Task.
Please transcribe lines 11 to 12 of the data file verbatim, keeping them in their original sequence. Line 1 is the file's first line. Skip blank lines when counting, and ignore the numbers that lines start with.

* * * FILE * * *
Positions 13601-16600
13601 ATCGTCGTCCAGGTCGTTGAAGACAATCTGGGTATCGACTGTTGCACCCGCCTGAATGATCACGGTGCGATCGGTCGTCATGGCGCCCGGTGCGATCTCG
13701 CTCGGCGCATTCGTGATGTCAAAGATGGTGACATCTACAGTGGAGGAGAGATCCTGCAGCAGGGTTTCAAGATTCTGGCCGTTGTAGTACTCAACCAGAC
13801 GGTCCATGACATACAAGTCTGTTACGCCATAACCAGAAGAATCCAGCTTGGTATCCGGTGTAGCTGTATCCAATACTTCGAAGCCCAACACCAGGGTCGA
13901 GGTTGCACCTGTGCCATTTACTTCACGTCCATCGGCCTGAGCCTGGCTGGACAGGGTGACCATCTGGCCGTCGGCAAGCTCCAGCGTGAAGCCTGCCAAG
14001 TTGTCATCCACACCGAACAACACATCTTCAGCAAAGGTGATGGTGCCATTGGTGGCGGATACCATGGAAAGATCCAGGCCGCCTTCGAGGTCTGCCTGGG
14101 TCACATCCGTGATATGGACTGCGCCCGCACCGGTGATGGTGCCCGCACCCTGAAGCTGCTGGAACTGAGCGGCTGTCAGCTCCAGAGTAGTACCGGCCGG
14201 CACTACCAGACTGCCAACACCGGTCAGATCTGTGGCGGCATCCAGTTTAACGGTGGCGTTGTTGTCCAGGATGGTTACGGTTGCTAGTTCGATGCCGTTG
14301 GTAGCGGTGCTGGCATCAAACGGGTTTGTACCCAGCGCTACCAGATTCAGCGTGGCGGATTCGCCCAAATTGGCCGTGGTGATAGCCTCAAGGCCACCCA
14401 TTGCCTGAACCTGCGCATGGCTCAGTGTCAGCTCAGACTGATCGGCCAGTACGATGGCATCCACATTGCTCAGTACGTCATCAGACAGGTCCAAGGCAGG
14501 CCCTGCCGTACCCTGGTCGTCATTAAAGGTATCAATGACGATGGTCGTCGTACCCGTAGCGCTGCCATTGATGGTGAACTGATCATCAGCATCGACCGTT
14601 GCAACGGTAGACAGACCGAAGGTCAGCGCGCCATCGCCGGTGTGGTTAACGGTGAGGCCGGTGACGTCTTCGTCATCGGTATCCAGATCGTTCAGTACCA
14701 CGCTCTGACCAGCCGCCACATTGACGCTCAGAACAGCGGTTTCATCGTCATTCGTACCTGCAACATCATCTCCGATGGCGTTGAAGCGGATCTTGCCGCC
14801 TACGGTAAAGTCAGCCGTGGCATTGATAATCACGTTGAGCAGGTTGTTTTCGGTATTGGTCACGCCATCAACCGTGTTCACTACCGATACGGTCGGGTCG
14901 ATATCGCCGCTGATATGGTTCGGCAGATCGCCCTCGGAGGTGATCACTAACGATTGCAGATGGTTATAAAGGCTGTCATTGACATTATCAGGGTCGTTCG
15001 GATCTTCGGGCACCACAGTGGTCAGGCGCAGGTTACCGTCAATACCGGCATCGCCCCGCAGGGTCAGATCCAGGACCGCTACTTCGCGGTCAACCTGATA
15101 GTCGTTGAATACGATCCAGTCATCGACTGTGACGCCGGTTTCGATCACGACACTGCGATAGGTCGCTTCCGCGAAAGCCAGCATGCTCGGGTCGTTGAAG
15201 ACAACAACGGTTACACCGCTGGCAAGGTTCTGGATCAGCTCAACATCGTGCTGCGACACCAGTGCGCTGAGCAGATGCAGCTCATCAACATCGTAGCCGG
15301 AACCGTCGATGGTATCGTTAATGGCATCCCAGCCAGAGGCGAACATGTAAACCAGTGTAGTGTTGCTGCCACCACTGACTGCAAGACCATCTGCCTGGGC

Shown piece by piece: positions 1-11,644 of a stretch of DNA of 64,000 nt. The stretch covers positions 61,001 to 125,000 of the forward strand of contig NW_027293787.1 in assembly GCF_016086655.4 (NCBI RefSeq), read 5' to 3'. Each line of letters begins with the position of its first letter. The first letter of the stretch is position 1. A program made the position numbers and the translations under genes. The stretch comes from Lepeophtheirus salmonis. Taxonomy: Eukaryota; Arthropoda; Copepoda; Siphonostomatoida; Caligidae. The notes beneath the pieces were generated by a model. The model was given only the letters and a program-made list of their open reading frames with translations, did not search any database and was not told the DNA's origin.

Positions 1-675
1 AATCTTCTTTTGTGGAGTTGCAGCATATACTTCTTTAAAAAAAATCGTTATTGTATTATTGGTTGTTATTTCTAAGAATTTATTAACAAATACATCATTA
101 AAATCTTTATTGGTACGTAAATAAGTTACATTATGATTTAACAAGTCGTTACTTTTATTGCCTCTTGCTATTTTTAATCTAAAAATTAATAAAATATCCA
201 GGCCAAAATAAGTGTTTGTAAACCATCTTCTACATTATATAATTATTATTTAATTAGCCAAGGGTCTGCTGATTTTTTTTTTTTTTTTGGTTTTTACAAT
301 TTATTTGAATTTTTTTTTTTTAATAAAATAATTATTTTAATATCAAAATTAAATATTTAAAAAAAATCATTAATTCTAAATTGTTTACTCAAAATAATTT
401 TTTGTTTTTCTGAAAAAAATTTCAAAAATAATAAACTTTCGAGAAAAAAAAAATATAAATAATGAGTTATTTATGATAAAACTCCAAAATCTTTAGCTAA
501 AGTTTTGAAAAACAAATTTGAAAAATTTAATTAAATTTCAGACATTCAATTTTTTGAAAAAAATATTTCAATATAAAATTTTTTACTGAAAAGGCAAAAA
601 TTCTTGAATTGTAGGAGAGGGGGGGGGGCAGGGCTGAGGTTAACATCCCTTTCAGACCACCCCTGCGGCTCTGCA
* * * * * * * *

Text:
14501 CCCTGCCGTACCCTGGTCGTCATTAAAGGTATCAATGACGATGGTCGTCGTACCCGTAGCGCTGCCATTGATGGTGAACTGATCATCAGCATCGACCGTT
14601 GCAACGGTAGACAGACCGAAGGTCAGCGCGCCATCGCCGGTGTGGTTAACGGTGAGGCCGGTGACGTCTTCGTCATCGGTATCCAGATCGTTCAGTACCA